Age of having kids.

I was thinking today, and ended up making a list that was really interesting.

Of my 46 closest non-gay friends and coworkers who I have known for more than ten years and are in the age range of 25-45, practically none of them hads kids between the ages of 22-30, which I would have thought was near the biological prime of people.

8 people had kids before the age of 22 and in six cases it was unplanned. None of them have had kids after 22(but 2 had two kids before 22 and one had 3)

6 began families after the age of 30.

20 are over 30 and have no kids.

8 are between 25 and thirty and claim no desire to have kids in the near future. 2 married, both partners agree.

4 had kids in that age range(3 are over 30). But in three of those cases they got married and the person they married already had custody of kid who was born to the other person before the age of 22. Only one guy from my group of friends got married and decided to start a family at the age of 24.

Is my group of friends a bunch freaks, or that a common distribution these days? I realize that a group of close friends is somewhat self-selecting based on similar interests, but I don’t remember asked people back in high school when they were planning on having kids before allowing them to become friends.

Of my circle of friends I think that holds true. We’re all (mostly, I suppose) professionals with strong career-path priorities.

Of those…

We had our first at 33
Another couple had their first at 31
One set started at 29
One set started at 31

The only one I know who had early would be my sister at 20. She’s a housewife and her husband is older by about 13 years than she is.

I wouldn’t be surprised if you find a socio-economic factor in this sort of thing. Professional types delayed children and working-class types having them younger.

I cannot imagine having kids, even at the prime age of 24! I would like kids someday though, but not now. No way. There’s something in me that says I have to accomplish certain things before I get in to that.

We’re not having any, but among our friends we have:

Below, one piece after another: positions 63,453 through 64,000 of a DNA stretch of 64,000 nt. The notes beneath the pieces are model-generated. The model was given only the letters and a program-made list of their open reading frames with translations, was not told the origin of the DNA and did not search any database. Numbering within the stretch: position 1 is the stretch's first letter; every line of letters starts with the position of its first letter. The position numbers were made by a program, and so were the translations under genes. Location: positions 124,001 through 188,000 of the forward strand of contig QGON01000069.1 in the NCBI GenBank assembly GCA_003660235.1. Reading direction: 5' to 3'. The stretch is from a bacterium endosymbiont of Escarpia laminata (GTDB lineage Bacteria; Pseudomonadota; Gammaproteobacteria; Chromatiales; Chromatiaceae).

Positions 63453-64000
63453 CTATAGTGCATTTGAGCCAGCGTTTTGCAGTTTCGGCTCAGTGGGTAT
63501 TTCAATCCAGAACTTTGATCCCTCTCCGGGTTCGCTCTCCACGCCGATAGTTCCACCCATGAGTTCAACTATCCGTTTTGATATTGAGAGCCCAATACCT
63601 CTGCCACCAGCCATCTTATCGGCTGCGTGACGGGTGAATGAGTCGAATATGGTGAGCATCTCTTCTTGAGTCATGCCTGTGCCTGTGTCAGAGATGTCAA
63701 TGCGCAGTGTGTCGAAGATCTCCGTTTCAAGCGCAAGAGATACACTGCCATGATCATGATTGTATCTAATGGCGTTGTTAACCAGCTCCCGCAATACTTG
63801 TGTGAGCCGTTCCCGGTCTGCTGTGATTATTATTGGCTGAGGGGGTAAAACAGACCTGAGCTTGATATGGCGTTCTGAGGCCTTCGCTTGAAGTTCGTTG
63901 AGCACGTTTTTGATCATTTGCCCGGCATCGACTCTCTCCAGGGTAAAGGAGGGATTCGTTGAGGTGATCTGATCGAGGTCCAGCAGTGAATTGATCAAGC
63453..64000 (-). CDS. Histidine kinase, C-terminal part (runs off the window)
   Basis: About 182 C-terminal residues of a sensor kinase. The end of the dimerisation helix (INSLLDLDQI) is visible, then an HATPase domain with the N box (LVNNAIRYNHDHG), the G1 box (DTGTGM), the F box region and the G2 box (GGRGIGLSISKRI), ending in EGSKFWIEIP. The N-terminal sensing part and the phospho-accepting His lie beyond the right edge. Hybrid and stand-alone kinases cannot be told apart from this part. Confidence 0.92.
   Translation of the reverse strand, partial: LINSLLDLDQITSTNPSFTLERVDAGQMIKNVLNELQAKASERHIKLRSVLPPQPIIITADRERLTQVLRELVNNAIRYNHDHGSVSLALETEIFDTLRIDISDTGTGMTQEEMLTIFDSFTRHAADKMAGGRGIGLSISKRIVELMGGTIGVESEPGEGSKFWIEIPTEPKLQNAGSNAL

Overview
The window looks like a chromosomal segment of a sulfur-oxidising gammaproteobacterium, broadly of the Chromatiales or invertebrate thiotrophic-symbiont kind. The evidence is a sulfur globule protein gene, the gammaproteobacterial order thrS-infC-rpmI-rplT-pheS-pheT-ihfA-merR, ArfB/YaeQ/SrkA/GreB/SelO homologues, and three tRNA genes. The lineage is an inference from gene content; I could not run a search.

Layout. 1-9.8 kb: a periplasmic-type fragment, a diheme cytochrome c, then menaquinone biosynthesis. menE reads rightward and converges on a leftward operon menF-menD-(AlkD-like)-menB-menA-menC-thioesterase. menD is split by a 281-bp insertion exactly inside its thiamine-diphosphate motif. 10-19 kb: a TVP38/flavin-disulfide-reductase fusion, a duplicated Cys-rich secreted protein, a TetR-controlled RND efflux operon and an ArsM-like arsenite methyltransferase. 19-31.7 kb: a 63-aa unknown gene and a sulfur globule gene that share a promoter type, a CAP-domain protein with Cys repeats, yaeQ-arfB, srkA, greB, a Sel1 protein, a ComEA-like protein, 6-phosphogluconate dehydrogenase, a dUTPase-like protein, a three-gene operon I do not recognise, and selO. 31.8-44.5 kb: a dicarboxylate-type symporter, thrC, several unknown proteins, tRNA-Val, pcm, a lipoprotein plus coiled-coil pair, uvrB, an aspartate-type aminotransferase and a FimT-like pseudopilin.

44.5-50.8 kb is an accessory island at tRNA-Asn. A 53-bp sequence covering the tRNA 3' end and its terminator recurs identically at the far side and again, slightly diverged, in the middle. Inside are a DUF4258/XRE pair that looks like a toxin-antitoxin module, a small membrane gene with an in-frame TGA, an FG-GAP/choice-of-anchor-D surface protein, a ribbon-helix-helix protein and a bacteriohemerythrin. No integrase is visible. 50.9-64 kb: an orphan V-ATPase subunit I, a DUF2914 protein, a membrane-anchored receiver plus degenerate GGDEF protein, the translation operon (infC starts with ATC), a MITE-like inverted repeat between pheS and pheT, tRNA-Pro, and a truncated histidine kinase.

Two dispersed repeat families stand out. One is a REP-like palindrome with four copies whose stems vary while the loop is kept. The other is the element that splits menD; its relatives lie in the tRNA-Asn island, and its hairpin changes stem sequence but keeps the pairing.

[ul]one who had her first at 18, the second at 19, and the third at 21
one who had her only so far at 16
one who had her first at 22 and her second at 26
one who had her first at 27 and is currently pregnant with her second, to be born after she turns 29
one who is pregnant with her first at 29
one who is pregnant with her first at 22 (but whose husband is 29)
one sil who had her first at 30[/ul]

Most of our friends don’t have kids. Then again, most of our friends don’t have spouses/longterm SO’s, either. The bulk of our friends who are married are poppin’ out the younguns left and right. Of course, my data is seriously skewed toward people having kids in their twenties for the simple reason that we’re almost all still in our twenties. Still, I don’t know that it would change that much ten years down the line, because most of our friends don’t plan to have children or plan to have them “someday” (and someday just keeps getting further and further away.)

It doesn’t seem to break down on any real economic plane for us, although the two who had kids before 20 are definitely working class. And I guess part of it depends on what you call “professional,” too. If you’re talking about doctors, lawyers, and CEO’s type professional, then all the folks we know having don’t count. (Except for his coworkers, who aren’t in the count listed above because I really don’t know how old most of them are, and because the pregnancy epidemic at the hospital makes it impossible to keep track of it all.) If you’re talking about psychologists, IT folks, physical therapists, and teachers, though, everyone else on the list is in the professional tier.

For us, it seems to more break down to people who know for sure they want kids and have found someone to have them with and people who don’t/haven’t/aren’t sure.

Oh, and could we not refer to having kids as starting a family? It kind of implies that my husband, parents, brother, inlaws, aunts and uncles, and cousins don’t count as a family. I’m not saying it’s offensive or anything, it just pets one of my peeves.

Your numbers are fairly well in line with my own, though my own hold even older.

I had my first at 18. Having my second in a few months at 30
1 friend had her first at 23, second at 27 and third at 30
1 at 27 and 31
We’re it for under 30.

2 at 31
1 at 31 and 37
1 at 30 and 34
1 at 35
1 at 37
1 at 30, 42 and 46
1 at 42 and trying for another (:eek: )